Sunday, November 4, 2012

Pinning to be Fit

The board I use most on my Pinterest account is the “Fitness” board. Don’t get me wrong, I love baking holiday-themed desserts and mixing Harry Potter-themed cocktails just as much as the next pinner. I also, however, enjoy fitting into my pants.

Most of my fitness pins can be traced back to one blog -- Peanut Butter Fingers. Julie Fagan, the author behind Peanut Butter Fingers, is a fitness pinning pioneer. Her blog is filled with practical tips for living a healthy and happy life. At least once a week, Julie shares a workout with her readers. Even better, she documents her workouts in graphic form and encourages readers to pin them onto their personal boards.

Just one convenient click away from Pin-land

Julie is a Pinterest star simply because she shares valuable content. Better yet, she creates original content that can only be linked back to her blog.

All roads lead to

Julie tells readers what to pin and when to pin it. She makes it easy for readers to engage and helps them seamlessly transition from her blog to her Pinterest account. Her following, therefore, is multiplied across accounts. 

13, 632 Followers cannot be wrong

Julie is a hero for the fitness-minded pinner. Because of her, hundreds of people at least think about working out on a daily basis. In a world where mind overcomes matter, that’s half the battle.


Sunday, October 7, 2012

The Politics of Pinterest

The first 2012 presidential debate caused quite a stir on Twitter. Casual tweeters, news outlets, celebrities, and brand representatives tweeted their hearts out as President Obama and Governor Mitt Romney engaged in verbal warfare on national television.

Twitter, however, is not the only social forum for political discourse. Pinterest has emerged as a popular tool for both Republican and Democratic politicians, interest groups, and first ladies. 

Michelle Obama has pinning down to an art

And, unlike Wednesday's debate moderator, Pinterest will not be cast aside.

At least he gave it a shot

A article by Eun Kyung Kim notes that Pinterest has 20 million users and that 36 percent of social networking site users find social networking sites to play a large role in their political decisions.

It is no wonder that groups like conservative think tank The Heritage Foundation and liberal blog Think Progress are joining Pinterest. These organizations post content that forces users to react and respond. The Heritage Foundation and Think Progress may support different candidates, but they are both winners in the Pinterest race.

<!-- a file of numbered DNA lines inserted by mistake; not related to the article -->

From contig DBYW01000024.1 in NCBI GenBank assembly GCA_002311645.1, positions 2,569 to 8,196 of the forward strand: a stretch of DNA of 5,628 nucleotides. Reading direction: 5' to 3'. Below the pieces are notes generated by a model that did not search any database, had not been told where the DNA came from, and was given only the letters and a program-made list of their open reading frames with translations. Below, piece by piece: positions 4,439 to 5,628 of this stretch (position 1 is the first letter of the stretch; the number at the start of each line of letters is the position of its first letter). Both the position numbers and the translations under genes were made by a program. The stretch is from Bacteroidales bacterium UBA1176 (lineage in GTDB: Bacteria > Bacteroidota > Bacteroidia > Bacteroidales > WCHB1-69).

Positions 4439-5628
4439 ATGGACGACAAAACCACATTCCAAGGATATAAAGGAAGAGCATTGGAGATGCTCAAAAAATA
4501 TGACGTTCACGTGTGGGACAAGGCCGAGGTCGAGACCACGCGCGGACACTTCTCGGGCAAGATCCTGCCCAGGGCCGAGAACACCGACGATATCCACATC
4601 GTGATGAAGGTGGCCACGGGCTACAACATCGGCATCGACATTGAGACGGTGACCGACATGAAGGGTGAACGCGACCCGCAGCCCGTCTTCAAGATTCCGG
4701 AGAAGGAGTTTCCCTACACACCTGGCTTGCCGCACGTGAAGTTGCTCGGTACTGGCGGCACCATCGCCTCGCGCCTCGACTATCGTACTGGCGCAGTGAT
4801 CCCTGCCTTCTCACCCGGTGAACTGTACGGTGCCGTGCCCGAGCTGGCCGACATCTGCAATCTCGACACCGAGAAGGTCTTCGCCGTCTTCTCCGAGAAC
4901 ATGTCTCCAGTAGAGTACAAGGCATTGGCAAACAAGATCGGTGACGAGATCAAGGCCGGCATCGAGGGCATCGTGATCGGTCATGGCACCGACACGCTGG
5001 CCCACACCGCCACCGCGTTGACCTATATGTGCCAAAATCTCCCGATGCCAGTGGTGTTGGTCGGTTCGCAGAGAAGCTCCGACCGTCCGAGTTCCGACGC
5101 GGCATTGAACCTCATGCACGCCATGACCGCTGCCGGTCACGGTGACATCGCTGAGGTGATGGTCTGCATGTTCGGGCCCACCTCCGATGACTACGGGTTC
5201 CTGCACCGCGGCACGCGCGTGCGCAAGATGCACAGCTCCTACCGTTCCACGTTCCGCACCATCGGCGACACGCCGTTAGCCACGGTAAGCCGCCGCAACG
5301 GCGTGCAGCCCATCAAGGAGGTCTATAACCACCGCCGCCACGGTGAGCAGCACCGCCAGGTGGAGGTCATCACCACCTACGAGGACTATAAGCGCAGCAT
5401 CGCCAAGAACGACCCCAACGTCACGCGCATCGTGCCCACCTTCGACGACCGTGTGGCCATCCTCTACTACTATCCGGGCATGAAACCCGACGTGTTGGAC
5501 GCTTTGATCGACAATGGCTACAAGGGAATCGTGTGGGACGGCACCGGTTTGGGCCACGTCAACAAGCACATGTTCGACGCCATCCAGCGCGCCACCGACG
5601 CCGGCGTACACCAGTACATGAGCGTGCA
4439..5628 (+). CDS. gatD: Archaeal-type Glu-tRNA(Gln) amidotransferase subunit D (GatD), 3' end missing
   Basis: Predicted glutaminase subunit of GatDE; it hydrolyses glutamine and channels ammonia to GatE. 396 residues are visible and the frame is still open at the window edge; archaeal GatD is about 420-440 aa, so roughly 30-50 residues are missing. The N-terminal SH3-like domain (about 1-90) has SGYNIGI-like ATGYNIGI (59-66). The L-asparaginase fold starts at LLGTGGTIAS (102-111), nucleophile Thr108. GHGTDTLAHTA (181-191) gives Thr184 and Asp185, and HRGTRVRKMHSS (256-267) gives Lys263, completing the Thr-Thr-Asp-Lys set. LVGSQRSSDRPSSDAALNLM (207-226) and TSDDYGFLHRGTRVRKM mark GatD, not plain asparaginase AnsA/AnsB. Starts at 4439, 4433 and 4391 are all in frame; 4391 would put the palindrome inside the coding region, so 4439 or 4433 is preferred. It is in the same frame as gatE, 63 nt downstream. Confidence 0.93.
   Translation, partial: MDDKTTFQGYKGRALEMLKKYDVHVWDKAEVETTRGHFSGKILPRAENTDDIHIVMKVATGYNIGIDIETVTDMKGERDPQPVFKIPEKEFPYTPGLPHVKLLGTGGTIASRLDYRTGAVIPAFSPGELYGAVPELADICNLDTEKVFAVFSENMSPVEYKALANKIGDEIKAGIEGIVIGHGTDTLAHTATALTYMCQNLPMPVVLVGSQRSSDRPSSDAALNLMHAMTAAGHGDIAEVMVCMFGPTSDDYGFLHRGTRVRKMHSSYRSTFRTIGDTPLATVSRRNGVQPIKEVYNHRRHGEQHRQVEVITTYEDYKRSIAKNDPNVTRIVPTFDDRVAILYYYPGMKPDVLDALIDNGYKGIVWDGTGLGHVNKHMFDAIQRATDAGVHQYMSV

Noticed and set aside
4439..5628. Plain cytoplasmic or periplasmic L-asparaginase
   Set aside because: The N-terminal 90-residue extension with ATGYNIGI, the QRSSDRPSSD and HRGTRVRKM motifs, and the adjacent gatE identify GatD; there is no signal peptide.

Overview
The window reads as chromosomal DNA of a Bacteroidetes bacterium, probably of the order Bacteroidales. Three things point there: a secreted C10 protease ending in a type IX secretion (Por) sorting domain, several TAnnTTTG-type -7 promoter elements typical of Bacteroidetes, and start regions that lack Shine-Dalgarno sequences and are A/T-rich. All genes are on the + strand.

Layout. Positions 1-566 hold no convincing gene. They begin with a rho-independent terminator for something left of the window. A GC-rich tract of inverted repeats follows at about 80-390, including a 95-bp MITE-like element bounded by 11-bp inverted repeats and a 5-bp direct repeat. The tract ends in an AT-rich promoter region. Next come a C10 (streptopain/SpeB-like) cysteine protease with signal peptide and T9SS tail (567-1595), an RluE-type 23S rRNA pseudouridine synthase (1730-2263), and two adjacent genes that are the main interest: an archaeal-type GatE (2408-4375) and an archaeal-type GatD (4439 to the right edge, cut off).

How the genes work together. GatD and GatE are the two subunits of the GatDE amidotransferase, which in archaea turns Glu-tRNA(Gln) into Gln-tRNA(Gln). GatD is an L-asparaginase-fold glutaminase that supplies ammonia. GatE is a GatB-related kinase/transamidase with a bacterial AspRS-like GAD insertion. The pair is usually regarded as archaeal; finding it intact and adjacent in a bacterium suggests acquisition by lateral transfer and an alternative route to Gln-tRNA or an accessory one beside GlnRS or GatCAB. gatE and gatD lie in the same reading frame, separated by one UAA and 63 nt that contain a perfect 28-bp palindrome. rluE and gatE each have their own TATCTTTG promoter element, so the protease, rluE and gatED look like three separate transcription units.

Via The Heritage Foundation

Via Think Progress

If a picture is worth a thousand words, then a humorous or emotionally-charged pin is worth at least a few votes.

Polititicians are pining for attention, and they are quickly discovering that pinning is the way to get it.

Click here to read the full article.

Friday, October 5, 2012

Etsy on Pinterest: Let's Be Friends

Homemade jewelry, vintage clothes, and one-of-a-kind artwork – these are just a few of the things that can be found on Etsy. Subsequently, these are just a few of the things that can be found on Etsy’s Pinterest account. Etsy is an e-commerce website. It’s a marketplace of community buyers and sellers. Through Pinterest, Etsy is also a friend. Etsy’s social media use renders it more than just a website. Here’s what they are doing right:

1. Pinning things they sell
Etsy pins products sold on their site. This is smart. I cannot count the number of times I’ve browsed Pinterest and thought, “Where can I buy that?” Etsy doesn’t make me guess. They place these pins on the appropriate boards. Then, they provide a price and a link. It doesn’t get much easier than that.

2. Pinning things they don’t sell
Pinterest is not a store. Companies that only pin their own products are boring and artificial. It is crucial that brands create a personality through social media. Pinterest allows companies to share things they love and start a conversation with users. Etsy takes advantage of this. They pin famous artwork, adorable animal photos, and inspirational quotes. They understand that Pinterest is a marketplace for ideas (and a few appropriately placed products), and they use the site to evoke passion and inspire joy in fellow pinners. They work to enhance the overall user experience, not only to enhance sales.

3. Employing guest pinners
Etsy invites merchants and bloggers to share a few of their favorite things on special “Guest Pinner” boards. This ensures variety in Etsy pins and exposes users to a multitude of Etsy products. Jennifer Hagler, blogger at A Merry Mishap and founder of AMM Jewelry, used the guest-pinning opportunity to share d├ęcor ideas and recipes -- as well as a few pieces from her collection on Etsy. She gave AMM Jewelry a personality and consequently expanded her market of buyers.

4. Keeping timeliness in mind
Etsy recently created a “Halloween” board. They brought this board into existence at the perfect time –- just early enough for consumers to buy costumes and decorations without hastily selecting the “Express Shipping” option and just late enough to avoid an “It’s way too early!” exit from the page. Knowing when to pin is just as important as knowing what to pin. 

5. Using informative, yet succinct, descriptions
I’ve seen it far too many times, the dreaded “So cute!” Pinterest caption. I haven’t, however, seen it on Etsy’s boards. Etsy mastered the art of pin description. They share enough information to keep the viewer informed yet don’t overshadow the pin with unnecessary adjectives and unwarranted descriptions.

In the game of Pinterest, Etsy is a winner. I commend them on their fun and functional online presence. Etsy on Pinterest is someone I want to be friends with and steal clothes from, not a pushy salesperson. Although, that doesn’t mean I haven't spent a full paycheck on the handmade purses and wall prints that I repinned from their account. Oops.